HITCHHIKERS “This is what I call a “what happens next painting”. It’s a mix of a still-life painting, a cartoon and a comic strip. There’s something happening in one painting and then there’s the next episode of the story in the smaller second one. In this case Oliver and Mary are having trouble getting a lift, even a farmer with his old Land Rover doesn’t seem to stop for them. Of course they blame the Gorilla for this inconvenience. Then there is the follow up painting, and I leave it to the spectator to fill in what ‘really’ happened.”




R obby, the R obot oil • 46” x 29” • 116.5 x 73 cms

“The main character of the 1950’s Sci-Fi movie ‘Forbidden Planet’ became an icon for every Sci-Fi geek, like me. I love those b-movies from the 50’s and 60’s; ‘The Thing from Another World’, ‘Them’, ‘The Brain from Planet Arous’, ‘Plan 9 from Outer Space’ and many others are all fantastic films and have always been a great source of inspiration. With an oversize painting like Robby, I wanted to put the focus on the beautiful details of these toys, which in many cases are never seen by ‘normal’ eyes. My painting at such a large scale helps you to see all the detail.”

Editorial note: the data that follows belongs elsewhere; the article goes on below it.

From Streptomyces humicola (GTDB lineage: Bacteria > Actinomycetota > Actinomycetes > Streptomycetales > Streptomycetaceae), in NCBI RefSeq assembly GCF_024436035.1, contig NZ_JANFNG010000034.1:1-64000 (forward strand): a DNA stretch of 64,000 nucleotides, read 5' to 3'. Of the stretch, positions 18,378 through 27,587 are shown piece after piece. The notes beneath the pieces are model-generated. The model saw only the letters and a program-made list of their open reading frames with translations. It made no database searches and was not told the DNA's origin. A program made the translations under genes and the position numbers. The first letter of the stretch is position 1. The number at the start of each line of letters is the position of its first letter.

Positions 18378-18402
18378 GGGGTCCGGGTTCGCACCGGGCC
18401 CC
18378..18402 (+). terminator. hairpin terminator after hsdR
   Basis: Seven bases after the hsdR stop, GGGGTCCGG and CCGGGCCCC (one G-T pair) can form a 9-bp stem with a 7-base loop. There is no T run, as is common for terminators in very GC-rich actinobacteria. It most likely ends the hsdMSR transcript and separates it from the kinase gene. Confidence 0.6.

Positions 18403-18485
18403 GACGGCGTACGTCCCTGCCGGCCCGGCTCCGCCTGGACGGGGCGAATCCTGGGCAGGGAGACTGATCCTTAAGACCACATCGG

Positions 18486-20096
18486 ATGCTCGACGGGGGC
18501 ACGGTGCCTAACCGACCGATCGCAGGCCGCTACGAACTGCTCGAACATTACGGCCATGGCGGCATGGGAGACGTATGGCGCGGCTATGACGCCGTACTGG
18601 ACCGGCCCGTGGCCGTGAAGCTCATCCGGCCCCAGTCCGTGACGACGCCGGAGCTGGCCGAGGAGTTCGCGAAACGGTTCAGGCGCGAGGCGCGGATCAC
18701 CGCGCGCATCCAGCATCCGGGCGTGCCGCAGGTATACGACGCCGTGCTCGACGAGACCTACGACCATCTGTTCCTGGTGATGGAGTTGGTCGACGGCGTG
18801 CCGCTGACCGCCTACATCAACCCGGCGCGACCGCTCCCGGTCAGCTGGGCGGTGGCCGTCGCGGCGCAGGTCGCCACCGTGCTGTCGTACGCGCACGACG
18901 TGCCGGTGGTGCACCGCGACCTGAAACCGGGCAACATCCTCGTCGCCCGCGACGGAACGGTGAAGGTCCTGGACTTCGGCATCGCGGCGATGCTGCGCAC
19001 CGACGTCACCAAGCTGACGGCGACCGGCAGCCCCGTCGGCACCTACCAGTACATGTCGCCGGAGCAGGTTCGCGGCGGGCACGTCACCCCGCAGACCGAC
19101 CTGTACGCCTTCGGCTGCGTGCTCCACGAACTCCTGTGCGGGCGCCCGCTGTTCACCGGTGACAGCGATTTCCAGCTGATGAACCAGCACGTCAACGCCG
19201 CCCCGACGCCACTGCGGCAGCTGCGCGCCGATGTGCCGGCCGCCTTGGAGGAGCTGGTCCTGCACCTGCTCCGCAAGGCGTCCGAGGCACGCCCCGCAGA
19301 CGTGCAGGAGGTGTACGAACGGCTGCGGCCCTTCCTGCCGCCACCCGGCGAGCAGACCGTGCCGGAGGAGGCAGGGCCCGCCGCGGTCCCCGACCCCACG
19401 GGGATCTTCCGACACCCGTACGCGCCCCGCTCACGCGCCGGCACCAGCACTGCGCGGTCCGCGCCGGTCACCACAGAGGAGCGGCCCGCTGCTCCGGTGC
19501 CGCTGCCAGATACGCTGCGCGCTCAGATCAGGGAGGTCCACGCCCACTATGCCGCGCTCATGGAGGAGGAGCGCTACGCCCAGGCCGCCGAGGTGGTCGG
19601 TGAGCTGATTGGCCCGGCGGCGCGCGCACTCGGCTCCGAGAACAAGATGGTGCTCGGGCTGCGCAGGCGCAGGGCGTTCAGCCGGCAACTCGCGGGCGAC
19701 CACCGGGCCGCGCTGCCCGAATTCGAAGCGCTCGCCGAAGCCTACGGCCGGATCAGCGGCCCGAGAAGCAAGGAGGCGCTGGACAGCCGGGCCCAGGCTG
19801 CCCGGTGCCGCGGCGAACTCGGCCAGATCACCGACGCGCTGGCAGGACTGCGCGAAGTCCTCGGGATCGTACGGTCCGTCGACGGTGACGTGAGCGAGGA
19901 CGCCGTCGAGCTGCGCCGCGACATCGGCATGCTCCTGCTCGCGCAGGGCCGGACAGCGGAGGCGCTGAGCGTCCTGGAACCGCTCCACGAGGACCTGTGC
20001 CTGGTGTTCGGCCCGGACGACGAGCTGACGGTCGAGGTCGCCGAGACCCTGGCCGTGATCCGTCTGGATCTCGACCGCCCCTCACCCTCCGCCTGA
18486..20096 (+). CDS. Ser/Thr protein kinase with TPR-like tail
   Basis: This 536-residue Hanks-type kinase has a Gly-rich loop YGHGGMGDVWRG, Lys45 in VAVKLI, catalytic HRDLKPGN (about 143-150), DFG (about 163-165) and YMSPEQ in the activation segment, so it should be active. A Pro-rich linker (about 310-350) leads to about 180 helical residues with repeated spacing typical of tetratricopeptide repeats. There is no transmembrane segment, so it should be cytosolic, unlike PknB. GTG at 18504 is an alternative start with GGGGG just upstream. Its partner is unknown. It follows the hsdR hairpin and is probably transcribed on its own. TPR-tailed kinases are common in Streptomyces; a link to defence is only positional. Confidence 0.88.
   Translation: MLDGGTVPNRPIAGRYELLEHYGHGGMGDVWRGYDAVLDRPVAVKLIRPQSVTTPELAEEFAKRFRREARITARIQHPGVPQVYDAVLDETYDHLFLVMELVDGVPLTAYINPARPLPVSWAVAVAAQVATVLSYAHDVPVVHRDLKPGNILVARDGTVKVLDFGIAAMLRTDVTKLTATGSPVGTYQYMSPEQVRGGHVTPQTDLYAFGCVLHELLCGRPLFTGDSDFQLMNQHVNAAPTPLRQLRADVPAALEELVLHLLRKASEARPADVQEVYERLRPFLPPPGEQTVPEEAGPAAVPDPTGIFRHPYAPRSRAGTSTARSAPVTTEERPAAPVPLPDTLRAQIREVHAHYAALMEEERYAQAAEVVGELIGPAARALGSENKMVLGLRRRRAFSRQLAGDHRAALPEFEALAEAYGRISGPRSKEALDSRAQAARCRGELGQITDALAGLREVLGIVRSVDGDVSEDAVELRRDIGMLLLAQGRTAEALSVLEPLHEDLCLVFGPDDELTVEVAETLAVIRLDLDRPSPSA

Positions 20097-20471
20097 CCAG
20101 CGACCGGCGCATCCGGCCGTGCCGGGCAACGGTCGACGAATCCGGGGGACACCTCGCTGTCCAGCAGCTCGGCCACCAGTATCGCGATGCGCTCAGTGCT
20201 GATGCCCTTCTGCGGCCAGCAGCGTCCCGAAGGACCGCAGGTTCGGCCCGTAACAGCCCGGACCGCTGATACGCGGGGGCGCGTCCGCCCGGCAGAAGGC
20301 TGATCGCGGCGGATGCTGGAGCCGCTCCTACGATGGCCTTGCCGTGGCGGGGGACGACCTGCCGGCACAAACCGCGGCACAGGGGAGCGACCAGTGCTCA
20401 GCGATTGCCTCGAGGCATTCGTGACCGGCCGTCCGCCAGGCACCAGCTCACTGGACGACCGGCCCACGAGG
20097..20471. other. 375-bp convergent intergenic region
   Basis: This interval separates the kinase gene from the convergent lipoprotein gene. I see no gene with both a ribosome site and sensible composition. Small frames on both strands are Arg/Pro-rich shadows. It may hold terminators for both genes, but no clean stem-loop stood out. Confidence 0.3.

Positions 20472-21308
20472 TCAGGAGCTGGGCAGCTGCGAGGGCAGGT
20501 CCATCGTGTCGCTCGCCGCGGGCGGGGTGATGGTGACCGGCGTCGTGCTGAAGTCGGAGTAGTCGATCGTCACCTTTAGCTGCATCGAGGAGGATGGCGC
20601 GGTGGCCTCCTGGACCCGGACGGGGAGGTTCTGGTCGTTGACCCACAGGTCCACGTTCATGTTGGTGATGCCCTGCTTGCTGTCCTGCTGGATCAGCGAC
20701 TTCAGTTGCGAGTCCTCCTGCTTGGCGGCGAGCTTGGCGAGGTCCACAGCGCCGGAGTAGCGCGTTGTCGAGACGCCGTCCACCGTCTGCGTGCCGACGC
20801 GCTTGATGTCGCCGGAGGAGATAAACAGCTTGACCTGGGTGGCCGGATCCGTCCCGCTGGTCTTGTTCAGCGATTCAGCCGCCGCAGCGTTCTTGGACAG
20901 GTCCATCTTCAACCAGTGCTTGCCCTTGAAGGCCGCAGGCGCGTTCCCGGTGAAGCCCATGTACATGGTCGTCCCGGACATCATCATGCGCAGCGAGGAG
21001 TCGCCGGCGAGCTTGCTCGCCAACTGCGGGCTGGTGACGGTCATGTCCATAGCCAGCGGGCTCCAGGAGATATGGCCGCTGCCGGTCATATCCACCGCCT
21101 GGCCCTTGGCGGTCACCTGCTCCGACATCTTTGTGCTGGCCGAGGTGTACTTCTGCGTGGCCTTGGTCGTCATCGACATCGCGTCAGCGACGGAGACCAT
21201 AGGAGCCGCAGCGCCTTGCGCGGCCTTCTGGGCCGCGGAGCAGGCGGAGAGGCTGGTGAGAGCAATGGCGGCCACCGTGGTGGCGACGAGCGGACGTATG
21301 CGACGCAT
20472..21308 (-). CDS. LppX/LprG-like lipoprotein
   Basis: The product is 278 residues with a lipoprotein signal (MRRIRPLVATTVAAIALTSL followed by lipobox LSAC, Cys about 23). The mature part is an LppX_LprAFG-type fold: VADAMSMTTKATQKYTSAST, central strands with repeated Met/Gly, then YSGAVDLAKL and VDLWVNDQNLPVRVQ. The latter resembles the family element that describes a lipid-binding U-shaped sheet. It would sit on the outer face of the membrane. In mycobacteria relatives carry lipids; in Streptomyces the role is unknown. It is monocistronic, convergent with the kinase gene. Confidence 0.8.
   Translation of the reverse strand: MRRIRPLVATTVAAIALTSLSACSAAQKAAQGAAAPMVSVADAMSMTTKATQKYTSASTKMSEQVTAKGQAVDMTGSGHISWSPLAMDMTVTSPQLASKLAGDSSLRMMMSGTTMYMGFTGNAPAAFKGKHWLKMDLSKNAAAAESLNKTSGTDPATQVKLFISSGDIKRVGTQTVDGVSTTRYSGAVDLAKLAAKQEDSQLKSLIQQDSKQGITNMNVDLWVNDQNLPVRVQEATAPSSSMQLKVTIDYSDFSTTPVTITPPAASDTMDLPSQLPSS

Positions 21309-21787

Highway P. D . oil • 25.5” x 36” • 65 x 92 cm 22



“Darling, A re You Sure He ’s M ine ? ” oil • 10” x 20” • 25 x 50 cms 24

TH E STA ND O FF! oil • 6.5” x 19.75” • 16 x 50 cms WALTER DOLPHYN


“Pes ky chewing gum ! ” oil • 4.5” x 5” • 11 x 13 cms

“For this painting I was inspired by the toy figure itself. The farmer boy is shovelling some hay. When looking at it, I found that the hay looks more like a huge ball of chewing gum. For moulding purposes, the hay is joined with the foot of the figure, which makes it look like the poor man just stepped in the fresh gum and is desperately trying to get it of his foot. I don’t know if you ever stepped in fresh gum... it’s awful. One of the things I do is to observe everything. In this case, if you look at the pavements, it’s unbelievable how much chewing gum you’ll see, it looks like the pavements are glued together with them, certainly around bus stop areas. One of my grandfather’s most important lessons that I learned from him was “Painting is giving and taking”. Which means you can make a painting better by adding or leaving things out. After all it’s the picture that counts. I first finished this painting in 2012 and after seeing it back a year later, I thought it was missing some colour so I added the yellow stripes on the figure’s shirt and changed his belt from brown into deep red (also after finding out that this figure comes in different colour schemes) to bring more colour in the painting.”


“ Sorry sir, j ust doing my job ” oil • 5.5” x 8.5” • 13.5 x 21 cms